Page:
It's been slightly over a decade since Ken Harrison helped found Bluesonics, and in those intervening years, an awful lot of talented musicians have come and gone through the ranks of that regionally-based blues party band.
In fact, some members left the band only to return years later. Yet, through all those changes Harrison has been behind the trap kit, keeping the beat, and serving as the backbone in more ways than one. He handles the majority of the band's business, and even sings a large portion of the tunes that make up the group's growing setlist.
But to hear Harrison tell it, the main thing that has kept the group going for so long, and which he is quick to credit with allowing the current lineup —of guitarists Steve Laidlaw and Jon Faircloth and bassist Bryan Spradlin— to rise to greater musical heights than any previous lineup, is their devotion to the idea of teamwork.
"We've got four guys are all trying to play together as a unit, rather than trying to outdo each other. None of us falls into that trap of thinking we're the star. We all may have different reasons for playing music, but we all pull together in the same direction for the sake of the songs."
Although the group has scaled back a bit on their live schedule (they currently average about three shows a month), they seem to be aiming for quality over quantity. Of late, they've been venturing out of town a bit more, playing as far away as Fernandina Beach, Fla. at a blues club memorably named The Frisky Mermaid.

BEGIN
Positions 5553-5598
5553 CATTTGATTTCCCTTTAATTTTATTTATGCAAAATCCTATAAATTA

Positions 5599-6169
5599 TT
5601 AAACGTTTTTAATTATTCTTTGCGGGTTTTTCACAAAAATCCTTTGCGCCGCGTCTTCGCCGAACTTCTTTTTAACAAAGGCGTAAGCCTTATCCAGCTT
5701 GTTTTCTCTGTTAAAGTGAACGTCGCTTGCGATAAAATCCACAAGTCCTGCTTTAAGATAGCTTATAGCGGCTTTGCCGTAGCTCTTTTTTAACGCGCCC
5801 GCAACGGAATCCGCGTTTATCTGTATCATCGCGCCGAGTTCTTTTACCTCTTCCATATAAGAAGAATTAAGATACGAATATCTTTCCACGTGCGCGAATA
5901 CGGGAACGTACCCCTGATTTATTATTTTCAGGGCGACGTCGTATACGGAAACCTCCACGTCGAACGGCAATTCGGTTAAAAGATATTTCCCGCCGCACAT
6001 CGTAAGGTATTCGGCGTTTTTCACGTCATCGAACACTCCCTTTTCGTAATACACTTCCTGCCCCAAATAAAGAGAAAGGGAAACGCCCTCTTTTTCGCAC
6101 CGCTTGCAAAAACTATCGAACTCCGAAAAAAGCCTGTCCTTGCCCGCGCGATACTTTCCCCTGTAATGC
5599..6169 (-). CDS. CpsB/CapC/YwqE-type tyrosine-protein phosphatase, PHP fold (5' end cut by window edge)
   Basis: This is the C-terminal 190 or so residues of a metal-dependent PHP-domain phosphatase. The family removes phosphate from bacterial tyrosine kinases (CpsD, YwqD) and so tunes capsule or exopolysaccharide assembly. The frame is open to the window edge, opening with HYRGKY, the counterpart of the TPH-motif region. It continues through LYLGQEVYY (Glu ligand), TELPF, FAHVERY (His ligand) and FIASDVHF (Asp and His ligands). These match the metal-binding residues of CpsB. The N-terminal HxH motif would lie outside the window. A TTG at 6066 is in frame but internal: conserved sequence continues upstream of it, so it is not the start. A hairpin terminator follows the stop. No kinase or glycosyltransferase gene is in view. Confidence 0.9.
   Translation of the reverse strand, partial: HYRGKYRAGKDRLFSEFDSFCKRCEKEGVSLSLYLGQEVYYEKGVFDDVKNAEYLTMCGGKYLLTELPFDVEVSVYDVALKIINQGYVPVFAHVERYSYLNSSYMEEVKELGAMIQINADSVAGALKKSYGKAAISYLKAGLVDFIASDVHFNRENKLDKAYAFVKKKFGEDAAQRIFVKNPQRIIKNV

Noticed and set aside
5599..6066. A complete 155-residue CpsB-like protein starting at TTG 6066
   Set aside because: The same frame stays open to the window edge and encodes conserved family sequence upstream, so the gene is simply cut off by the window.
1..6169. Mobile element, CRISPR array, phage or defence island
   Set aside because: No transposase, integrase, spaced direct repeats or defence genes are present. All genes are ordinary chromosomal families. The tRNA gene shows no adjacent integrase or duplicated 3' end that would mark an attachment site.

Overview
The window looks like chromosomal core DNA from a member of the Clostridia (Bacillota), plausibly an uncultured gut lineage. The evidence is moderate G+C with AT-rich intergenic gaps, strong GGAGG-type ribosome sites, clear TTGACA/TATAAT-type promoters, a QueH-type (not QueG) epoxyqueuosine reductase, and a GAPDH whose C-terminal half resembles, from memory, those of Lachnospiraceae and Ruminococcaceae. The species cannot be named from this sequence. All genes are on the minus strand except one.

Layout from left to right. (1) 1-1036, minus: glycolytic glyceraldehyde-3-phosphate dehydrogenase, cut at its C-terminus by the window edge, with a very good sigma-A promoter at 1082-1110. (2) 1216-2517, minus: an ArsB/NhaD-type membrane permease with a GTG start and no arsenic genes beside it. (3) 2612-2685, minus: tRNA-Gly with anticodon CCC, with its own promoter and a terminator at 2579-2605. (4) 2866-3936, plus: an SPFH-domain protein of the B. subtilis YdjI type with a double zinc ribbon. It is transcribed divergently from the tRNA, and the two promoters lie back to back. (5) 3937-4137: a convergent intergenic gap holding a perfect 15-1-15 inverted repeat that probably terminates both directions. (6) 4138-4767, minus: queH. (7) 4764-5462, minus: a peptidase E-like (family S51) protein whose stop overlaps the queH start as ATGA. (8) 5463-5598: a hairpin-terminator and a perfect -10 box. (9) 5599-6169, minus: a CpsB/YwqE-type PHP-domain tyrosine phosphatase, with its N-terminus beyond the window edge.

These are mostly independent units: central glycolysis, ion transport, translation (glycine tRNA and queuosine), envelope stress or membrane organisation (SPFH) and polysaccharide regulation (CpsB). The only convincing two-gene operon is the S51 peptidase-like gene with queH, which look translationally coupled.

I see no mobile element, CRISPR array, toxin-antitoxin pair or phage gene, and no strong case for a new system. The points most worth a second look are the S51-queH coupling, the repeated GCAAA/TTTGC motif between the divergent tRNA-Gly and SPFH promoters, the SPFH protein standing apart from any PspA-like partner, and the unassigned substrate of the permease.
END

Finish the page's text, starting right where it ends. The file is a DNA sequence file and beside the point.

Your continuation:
It was there that the group cut their brand-new album, Plain Brown Wrapper. Recorded live in front of an audience, the ten-song CD captures the band in great form, and makes a strong case for the Bluesonics being one of the finest acts of their type ever to come from the Savannah area.
Over the course of those ten tracks, the band offers their own interpretations of such standards as Jimmy Reed's "You Got Me Running" (aka "Baby, What You Want Me To Do"), Dave Mason's "Feelin' Alright," and Sonny Boy Williamson's "Good Morning little Schoolgirl," along with newer and more obscure tunes by the likes of Fabulous Thunderbirds vocalist Kim Wilson.
The digital recording itself is crisp and full of presence (thanks in part, Harrison says, to local engineer Phil Hadaway — who also convinced the group to release the album commercially), and most importantly, documents what the band sounds like on a great night in a small club.
"I've always felt if you're gonna send a demo out in hopes of booking a gig, you should make sure it's live, so they'll really know what they're getting," Harrison says. "Almost anyone can be made to sound great in a studio situation. But when you show up at the club, you better really know what you're doing, or it's not a pretty thing! (laughs)"
He also cautions those who hear the CD to remember that part of what he loves most about playing blues music is the elasticity of the genre and the room afforded musicians to improvise within a given framework.
"If you were to catch us two nights in a row, the structure of some things would sound similar, but generally, we're putting a different spin on the material each time we perform it. The door is wide open for us."
He also cautions those interested in owning their album not to expect much in the way of fancy packaging. True to its title, Plain Brown Wrapper's cover is about as no-frills as you can get — black ink on what looks like grocery bag paper.
"These days when everybody's swapping files and downloading songs for a dollar each, musicians can hardly keep their heads above water," he says. "We felt like we'd do this in a homemade way without a lot of expensive artwork so we could keep the price low. We love our fans, and they can take this home for ten bucks." w
Bluesonics celebrate the release of Plain Brown Wrapper Saturday at Jazz'd Tapas Bar. The free show starts at 9 pm, and copies of the CD will be available for purchase.
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